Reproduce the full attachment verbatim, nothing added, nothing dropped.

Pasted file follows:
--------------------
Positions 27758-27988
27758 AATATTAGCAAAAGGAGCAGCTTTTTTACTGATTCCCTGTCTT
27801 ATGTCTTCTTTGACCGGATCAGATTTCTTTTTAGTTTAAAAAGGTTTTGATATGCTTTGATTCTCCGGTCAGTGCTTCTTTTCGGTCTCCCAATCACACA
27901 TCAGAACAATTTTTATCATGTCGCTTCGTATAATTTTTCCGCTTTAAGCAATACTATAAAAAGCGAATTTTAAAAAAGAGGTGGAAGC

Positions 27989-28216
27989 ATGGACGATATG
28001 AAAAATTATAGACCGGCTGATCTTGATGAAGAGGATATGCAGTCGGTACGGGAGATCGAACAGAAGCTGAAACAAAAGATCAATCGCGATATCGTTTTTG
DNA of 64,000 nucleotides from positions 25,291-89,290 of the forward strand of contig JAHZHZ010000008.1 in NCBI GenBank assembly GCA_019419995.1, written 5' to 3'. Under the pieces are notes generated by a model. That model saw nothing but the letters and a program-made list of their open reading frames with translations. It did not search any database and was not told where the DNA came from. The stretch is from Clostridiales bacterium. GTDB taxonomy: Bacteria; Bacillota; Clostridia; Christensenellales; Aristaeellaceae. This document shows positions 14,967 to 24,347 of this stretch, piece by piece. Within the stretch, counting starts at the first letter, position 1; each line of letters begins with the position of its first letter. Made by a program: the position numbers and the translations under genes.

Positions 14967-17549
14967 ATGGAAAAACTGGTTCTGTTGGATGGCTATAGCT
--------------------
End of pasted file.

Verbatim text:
Positions 27758-27988
27758 AATATTAGCAAAAGGAGCAGCTTTTTTACTGATTCCCTGTCTT
27801 ATGTCTTCTTTGACCGGATCAGATTTCTTTTTAGTTTAAAAAGGTTTTGATATGCTTTGATTCTCCGGTCAGTGCTTCTTTTCGGTCTCCCAATCACACA
27901 TCAGAACAATTTTTATCATGTCGCTTCGTATAATTTTTCCGCTTTAAGCAATACTATAAAAAGCGAATTTTAAAAAAGAGGTGGAAGC

Positions 27989-28216
27989 ATGGACGATATG
28001 AAAAATTATAGACCGGCTGATCTTGATGAAGAGGATATGCAGTCGGTACGGGAGATCGAACAGAAGCTGAAACAAAAGATCAATCGCGATATCGTTTTTG
DNA of 64,000 nucleotides from positions 25,291-89,290 of the forward strand of contig JAHZHZ010000008.1 in NCBI GenBank assembly GCA_019419995.1, written 5' to 3'. Under the pieces are notes generated by a model. That model saw nothing but the letters and a program-made list of their open reading frames with translations. It did not search any database and was not told where the DNA came from. The stretch is from Clostridiales bacterium. GTDB taxonomy: Bacteria; Bacillota; Clostridia; Christensenellales; Aristaeellaceae. This document shows positions 14,967 to 24,347 of this stretch, piece by piece. Within the stretch, counting starts at the first letter, position 1; each line of letters begins with the position of its first letter. Made by a program: the position numbers and the translations under genes.

Positions 14967-17549
14967 ATGGAAAAACTGGTTCTGTTGGATGGCTATAGCT